b) sediments accumulates in a delta or basin

        (Evidence: sunken cities, docks, forests, beaches)

      • If rises = isostatic rebound if:

        a) glaciers melt/recede

        b) erosion of a mountain

        (Evidence: above sea-level: docks, beaches, marine fossils)


    1. on denser mantle.

    2.

    Glacial ice

    3.

    Ice melts (i.e. Hudson’s Bay

    4.


    Mtn’ on denser mantle.

    Low density root

    erosion

    deposition

    deposition

    erosion

    deposition

    deposition


    See question 11, WS 12.2 on denser mantle.



    How layers of earth was determined2
    How Layers of Earth was Determined on denser mantle.

    • Seismic

    • Heat Flow

    • Gravity

    • Magnetic Field


    4 magnetic field
    4. Magnetic Field on denser mantle.

    • Earth is dipolar = N & S pole

    • Magnetic Filed is generated by electric currents in outer core

    • Rocks with magnetic substances (iron, nickel) that cool below the Curie Point (580’C for magnetite) “lock-in” the present magnetic field.


    4 magnetic field1
    4. Magnetic Field on denser mantle.


    • Magnetic Inclination on denser mantle. = deviation in magnetic field from horizontal

    • Compass wants to point down at north end; up at south end.

    True north pole

    Magnetic pole

    Inclination/tilt of compass needle

    Lines of magnetic force



    Magnetic inclination
    Magnetic continents/terranes at the time of Curie.Inclination


    • Magnetic Declination continents/terranes at the time of Curie. = angle between true north pole and magnetic north pole

    True north pole (Santa’s home)

    magnetic north pole

    1290 km

    19’ East

    Important for surveying…more on this in Chp 13

    compass

    Chilliwack


    Magnetic declination
    Magnetic Declination continents/terranes at the time of Curie.


    The Magnetic Pole moves clockwise (precesses) CW around and generally near the True Pole. The large scale movement of the magnetic pole/magnetic field indicates plate movement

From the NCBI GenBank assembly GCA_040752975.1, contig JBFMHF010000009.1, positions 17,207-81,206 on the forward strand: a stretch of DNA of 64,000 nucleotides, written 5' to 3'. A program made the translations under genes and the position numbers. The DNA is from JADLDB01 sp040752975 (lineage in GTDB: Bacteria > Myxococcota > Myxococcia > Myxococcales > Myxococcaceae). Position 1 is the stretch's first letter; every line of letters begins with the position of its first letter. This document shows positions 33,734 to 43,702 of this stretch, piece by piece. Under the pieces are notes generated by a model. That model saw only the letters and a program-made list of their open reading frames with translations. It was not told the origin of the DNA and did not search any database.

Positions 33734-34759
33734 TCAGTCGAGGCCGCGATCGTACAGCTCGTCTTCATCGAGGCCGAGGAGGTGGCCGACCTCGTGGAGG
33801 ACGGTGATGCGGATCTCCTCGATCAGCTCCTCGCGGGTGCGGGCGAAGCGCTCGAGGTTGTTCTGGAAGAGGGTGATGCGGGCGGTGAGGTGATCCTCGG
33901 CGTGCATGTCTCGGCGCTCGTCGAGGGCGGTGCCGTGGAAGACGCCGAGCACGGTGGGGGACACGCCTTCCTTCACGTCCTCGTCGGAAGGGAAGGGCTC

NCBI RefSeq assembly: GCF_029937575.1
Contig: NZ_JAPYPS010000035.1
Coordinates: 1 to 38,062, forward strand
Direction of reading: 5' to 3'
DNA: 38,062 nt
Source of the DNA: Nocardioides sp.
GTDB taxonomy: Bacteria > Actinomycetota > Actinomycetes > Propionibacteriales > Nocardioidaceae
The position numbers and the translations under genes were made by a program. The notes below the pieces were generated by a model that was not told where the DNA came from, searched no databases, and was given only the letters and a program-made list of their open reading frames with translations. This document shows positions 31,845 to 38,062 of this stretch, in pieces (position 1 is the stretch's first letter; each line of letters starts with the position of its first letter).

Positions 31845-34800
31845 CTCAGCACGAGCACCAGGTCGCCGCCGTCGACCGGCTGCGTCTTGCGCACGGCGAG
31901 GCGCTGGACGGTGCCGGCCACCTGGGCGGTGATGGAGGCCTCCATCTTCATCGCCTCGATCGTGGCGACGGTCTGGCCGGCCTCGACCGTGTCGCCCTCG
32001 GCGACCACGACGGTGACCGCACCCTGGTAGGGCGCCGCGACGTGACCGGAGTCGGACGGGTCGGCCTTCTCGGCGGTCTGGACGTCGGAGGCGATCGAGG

• Magnetic Anomalies generally near the True Pole. The large scale movement of the magnetic pole/magnetic field indicates plate movement = variations in normal strength of magnetic field

      • Measured with magnetometer.

      • Positive anomaly = stronger magnetism

        • Iron ore area (Great Lake region)

        • Lava flows (mafic rx) (Columbia basalts)

        • submarine, ship

        • Diamond mine/volcanic pipe

      • Negative anomaly

        • Sedimentary rock

        • Salt dome, coral reef

    See WS 10.2 Note helper, top of page 2.


    + mag’ anom’ generally near the True Pole. The large scale movement of the magnetic pole/magnetic field indicates plate movement

    - mag’ anom’

    Lava flow/ diamond pipe

    Sed’ rx

    Fe ore

    Salt dome/ reef


    • Magnetic Reversals generally near the True Pole. The large scale movement of the magnetic pole/magnetic field indicates plate movement: the magnetic field periodically weakens and reverses N to S and S to N. This is recorded in igneous rx that cooled below the Curie Point



    Reversal of earth s magnetic field
    Reversal of Earth’s in last 200), and is predicted to be nil in a few 1000 years, then will reverse, and build up again.Magnetic Field

    • Animation


    • Do WS 10.3 in last 200), and is predicted to be nil in a few 1000 years, then will reverse, and build up again.

    • Look at Unit 3 Review WS. There is a “bottleneck” at the end of Unit 3, so do NOT leave the Unit 3 Review WS to the last few days. You have been warned!